Monday, May 10, 2010
Things I should have told my mom
I have to hand it to Mama. She didn’t quite know what to make of me, but she never discouraged me in my writing unless she was trying to get me to work around the house. Which, as a mom myself now, I completely and totally understand.
I was a funny little kid, one that I’m sure exasperated Mama to no end. The things that she taught me in order to entertain myself turned out to be the very things that she had to overcome later.
No good deed, I guess, goes unpunished.
She’d learned a bunch with The Sister – the first born that she toted on her hip to hang out diapers on the line when it was so cold the diapers froze stiff. Mama taught me to read, most likely, out of sheer desperation for a little peace of mind, that and the fact that she loved to read herself.
I entertained myself, all right. Mama would be turning the house upside down, out of her head with worry when I’d gone MIA. She’d find me lurking in a dark corner, curled up with a book, oblivious to the world around me.
With Mama, you learned early not to utter the words, “I’m bored.” They were an invitation to be put to work. It was as good as plastering a huge sign on yourself proclaiming, “I have nothing to do and am at your beck and call.”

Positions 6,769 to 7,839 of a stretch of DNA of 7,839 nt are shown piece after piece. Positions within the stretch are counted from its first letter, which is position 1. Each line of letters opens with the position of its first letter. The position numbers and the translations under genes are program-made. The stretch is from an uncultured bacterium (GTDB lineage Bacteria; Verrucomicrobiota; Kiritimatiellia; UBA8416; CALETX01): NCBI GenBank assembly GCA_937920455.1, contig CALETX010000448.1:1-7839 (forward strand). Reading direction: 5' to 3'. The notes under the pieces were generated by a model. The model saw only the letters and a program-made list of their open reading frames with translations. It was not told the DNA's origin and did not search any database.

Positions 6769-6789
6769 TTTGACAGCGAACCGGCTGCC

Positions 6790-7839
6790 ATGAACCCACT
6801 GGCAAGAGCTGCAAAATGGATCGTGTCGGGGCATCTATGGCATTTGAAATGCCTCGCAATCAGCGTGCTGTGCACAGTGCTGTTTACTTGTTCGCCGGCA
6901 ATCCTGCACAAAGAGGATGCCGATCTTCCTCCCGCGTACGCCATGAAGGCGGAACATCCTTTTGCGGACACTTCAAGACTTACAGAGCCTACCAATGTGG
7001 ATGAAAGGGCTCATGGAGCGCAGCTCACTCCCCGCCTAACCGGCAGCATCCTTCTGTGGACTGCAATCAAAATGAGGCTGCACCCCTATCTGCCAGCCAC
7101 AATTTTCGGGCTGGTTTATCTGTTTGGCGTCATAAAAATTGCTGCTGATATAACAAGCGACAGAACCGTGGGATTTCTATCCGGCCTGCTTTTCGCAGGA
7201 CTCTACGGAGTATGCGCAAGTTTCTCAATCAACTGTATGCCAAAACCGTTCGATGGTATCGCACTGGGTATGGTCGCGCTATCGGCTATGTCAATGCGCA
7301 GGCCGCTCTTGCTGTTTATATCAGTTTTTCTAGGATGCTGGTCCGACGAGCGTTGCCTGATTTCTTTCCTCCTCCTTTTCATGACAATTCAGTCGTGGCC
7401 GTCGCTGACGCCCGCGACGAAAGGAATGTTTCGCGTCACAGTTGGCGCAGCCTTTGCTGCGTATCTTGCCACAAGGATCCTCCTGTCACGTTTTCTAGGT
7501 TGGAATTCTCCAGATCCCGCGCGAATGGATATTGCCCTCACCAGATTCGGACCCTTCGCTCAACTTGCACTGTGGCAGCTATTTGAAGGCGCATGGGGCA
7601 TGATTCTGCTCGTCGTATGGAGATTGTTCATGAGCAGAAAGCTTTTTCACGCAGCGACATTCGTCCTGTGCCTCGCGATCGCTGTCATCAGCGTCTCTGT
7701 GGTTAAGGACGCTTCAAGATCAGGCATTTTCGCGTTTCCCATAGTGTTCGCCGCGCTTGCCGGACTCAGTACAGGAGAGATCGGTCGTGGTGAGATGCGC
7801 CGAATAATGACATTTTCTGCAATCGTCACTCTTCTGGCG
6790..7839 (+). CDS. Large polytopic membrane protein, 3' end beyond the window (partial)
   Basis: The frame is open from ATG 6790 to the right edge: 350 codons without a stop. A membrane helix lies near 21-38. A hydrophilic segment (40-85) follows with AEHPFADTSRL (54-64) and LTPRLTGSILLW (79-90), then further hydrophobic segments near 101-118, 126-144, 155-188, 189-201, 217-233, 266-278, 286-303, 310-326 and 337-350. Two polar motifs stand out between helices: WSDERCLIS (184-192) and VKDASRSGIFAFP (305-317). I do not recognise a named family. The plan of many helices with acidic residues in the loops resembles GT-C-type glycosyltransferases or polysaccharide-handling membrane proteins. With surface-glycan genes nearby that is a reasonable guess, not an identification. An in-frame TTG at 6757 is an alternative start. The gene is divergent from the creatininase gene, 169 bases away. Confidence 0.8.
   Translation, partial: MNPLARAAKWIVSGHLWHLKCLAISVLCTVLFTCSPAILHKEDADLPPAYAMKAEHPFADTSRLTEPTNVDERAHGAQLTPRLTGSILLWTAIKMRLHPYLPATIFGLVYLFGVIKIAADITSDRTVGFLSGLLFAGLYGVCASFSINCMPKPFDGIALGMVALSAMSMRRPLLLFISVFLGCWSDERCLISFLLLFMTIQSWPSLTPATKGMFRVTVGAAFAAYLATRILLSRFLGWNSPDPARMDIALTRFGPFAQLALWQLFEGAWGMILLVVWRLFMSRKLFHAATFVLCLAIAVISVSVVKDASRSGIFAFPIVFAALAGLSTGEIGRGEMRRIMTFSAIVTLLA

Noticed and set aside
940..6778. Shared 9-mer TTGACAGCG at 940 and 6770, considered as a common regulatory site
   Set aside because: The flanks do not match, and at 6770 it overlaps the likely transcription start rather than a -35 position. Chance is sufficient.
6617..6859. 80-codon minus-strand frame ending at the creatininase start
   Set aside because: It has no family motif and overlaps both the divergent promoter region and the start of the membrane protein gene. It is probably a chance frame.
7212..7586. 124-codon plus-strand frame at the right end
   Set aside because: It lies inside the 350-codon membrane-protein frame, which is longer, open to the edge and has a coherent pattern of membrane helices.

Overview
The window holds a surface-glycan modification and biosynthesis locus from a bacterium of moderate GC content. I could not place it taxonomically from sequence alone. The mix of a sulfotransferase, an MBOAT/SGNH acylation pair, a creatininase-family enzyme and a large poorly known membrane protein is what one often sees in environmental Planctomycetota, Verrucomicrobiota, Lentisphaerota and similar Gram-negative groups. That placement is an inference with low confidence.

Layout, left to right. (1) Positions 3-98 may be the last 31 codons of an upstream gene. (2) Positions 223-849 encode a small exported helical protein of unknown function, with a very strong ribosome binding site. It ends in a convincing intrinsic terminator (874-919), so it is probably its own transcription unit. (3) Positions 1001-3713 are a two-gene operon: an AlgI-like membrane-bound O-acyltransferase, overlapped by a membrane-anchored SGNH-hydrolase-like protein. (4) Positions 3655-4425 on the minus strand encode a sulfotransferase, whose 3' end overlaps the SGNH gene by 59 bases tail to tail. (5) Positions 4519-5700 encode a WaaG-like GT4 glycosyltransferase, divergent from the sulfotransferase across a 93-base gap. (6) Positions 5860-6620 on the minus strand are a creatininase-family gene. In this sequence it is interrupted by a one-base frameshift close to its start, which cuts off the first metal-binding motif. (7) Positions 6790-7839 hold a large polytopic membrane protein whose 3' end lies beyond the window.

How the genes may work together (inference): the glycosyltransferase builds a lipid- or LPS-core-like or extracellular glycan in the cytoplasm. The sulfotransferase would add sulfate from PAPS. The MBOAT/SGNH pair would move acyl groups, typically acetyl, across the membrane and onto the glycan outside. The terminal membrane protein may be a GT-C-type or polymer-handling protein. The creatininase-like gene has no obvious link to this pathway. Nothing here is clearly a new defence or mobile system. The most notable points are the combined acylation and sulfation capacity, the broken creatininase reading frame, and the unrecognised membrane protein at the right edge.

Nope, not me. When I had read every book in the house, I learned how to entertain myself all over again. I put on little one-man plays. I read the dictionary again. I researched Greek and Roman mythology. I researched English royalty. I taught myself to play chess. I wrote. And wrote. And wrote.
Again, I never thanked Mama for not absolutely forbidding me to fill up every single sheet of college rule loose-leaf notebook paper she ever bought me. She carped about it, mind you, and talked about how I never seemed to save paper for class work, but she never “grounded me” from writing. I guess she figured out that telling me not to write was like telling her not to “project.” It was just in us. She worked in lumber and sawdust and nails, and my medium of choice involved words and paper and ink.
I can look back now, with my grown up mother-that-I-am eyes and see that she was at once befuddled with me, a me so different than she was, and proud of me. I know that because I feel the same way about The Kiddo.
The Kiddo loves to write, but reading? It has to be gripping and funny to suck her in and not let her go. For someone like me, someone who can’t resist the print off a milk carton, that blows my mind.
Math and athletics and writing, now, that’s what lights The Kiddo up. I never had much confidence in my math skills, and I was cursed with two left feet. I never could do a cartwheel, but The Kiddo can contort her body in a pretzel without breaking a sweat.
I hope I can follow Mama’s model when it comes to celebrating the difference I find in my unexpected daughter. I hope as The Kiddo grows older, and by necessity more and more into her own individual person, that I can remember the time Mama gave me my most favorite Christmas present: a 500-sheet pack of loose-leaf notebook paper and a package of blue PaperMate pens. Yep, whatever I am today, it is in large part due to the mother that she was.
Somewhere in heaven, Mama’s nodding and laughing and saying, “Uh-huh, I told you so. I told you that you’d wise up and figure that out some day.”